The CDC is investigating a salmonella outbreak that appears to be linked to wild songbirds.
So far, the CDC has identified 19 illnesses and 8 hospitalizations in 8 states between December in March.
"Birds can carry germs like Salmonella while looking healthy and clean," the CDC , the agency wrote last week.
Several salmonella cases have been linked with pine siskins, which are small, yellow-tinged songbirds in the finch family. Salmonella germs can spread between species of birds and to pets and people.
"You can get sick when you touch your mouth with unwashed hands after touching wild birds, bird feeders or bird baths, or your pets that have contact with wild birds," the CDC wrote.
As of April 1, the salmonella cases have been identified in 8 states: Washington, Oregon, California, Oklahoma, Kentucky, Tennessee, Mississippi and Vermont. The highest number of cases have been reported on the West Coast, with 6 cases in Washington, 5 cases in Oregon and 3 cases in California. The other states have reported one case.
Public health officials interviewed 13 of the people and asked them about the animals they had contact with a week before they became ill, the CDC reported. Nine said they owned a bird feeder, and two said they came into contact with a sick or dead bird. In addition, 10 said they had pets with access to wild birds.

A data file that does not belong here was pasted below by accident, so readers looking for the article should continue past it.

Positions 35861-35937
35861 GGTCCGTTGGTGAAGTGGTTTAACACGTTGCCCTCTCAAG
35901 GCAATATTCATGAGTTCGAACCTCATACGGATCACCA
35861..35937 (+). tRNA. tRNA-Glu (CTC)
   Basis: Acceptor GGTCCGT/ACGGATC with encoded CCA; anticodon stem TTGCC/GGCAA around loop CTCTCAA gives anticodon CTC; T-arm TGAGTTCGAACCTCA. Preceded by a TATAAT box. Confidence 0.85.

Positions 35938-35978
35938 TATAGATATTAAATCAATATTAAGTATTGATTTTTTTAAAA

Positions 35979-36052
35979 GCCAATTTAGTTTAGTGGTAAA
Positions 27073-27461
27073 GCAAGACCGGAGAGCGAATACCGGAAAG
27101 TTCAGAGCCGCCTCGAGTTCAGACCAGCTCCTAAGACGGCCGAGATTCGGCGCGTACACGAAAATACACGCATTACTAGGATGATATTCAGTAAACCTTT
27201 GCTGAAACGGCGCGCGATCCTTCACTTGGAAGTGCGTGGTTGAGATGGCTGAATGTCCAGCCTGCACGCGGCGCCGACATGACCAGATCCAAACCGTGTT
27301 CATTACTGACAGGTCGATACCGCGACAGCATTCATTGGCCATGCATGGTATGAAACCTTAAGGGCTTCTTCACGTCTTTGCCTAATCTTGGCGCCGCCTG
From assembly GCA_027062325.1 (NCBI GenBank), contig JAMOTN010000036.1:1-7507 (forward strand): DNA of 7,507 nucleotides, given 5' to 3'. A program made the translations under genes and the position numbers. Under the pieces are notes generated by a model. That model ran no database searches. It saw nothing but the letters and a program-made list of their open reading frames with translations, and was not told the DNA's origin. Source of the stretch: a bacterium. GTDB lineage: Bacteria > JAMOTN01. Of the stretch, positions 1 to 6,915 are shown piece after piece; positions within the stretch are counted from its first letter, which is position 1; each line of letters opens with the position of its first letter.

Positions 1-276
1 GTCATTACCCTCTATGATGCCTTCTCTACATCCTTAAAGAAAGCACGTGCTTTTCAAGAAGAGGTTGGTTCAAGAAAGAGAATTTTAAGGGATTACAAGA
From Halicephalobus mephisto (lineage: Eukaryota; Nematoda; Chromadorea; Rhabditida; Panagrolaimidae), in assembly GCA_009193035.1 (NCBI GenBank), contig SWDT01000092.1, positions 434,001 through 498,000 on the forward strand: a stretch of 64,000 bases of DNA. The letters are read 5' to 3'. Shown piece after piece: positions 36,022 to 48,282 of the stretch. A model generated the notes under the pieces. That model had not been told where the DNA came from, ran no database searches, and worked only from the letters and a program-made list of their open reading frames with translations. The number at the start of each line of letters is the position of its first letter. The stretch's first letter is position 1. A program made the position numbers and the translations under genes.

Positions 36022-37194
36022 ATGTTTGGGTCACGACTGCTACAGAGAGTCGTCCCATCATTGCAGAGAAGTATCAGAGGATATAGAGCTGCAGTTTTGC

The symptoms of salmonella infection include diarrhea, fever and stomach cramps. Symptoms typically start six hours to six days after swallowing bacteria, and most people recover without treatment in 4-7 days.
However, children under age 5 and adults over age 65 or those who have weak immune systems may experience more severe illnesses that require medical treatment or hospitalization, the CDC wrote. People should contact a health care provider if they have diarrhea and a fever higher than 102 degrees Fahrenheit, diarrhea for more than 3 days that doesn't improve, bloody diarrhea, or signs of dehydration such as dry mouth and dizziness when standing.
The CDC recommended handwashing after touching a bird feeder or bird bath, touching a pet or pet's supplies such as bowls and toys, or handling a bird or a pet's feces, even if using gloves or a bag.
The CDC also warned against touching or hand-feeding wild birds with bare hands and recommended contacting a wildlife agency or wildlife rehabilitator if a bird is sick or dead.
In addition, the CDC provided tips to keep people and pets safe around bird feeders and bird baths. The agency recommended cleaning and disinfecting bird feeders and bird baths weekly or when they are visibly dirty. People should clean feeders and baths outdoors, when possible, or in a bathtub or laundry sink indoors, not in the kitchen or places where food is prepared and stored.
People should keep their pets away from bird feeders and bird baths and the areas underneath them, the CDC said, and remove a bird feeder or bath for two weeks if a sick or dead bird is found in the yard.
CDC, "Salmonella Outbreak Linked to Wild Songbirds: Investigation Notice."
CDC, "Salmonella Outbreak Linked to Wild Songbirds: Where Sick People Live."
CDC, "Salmonella Outbreak Linked to Wild Songbirds: Investigation Details."
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Cite this: CDC Investigating Salmonella Outbreak Tied to Wild Songbirds - Medscape - Apr 05, 2021.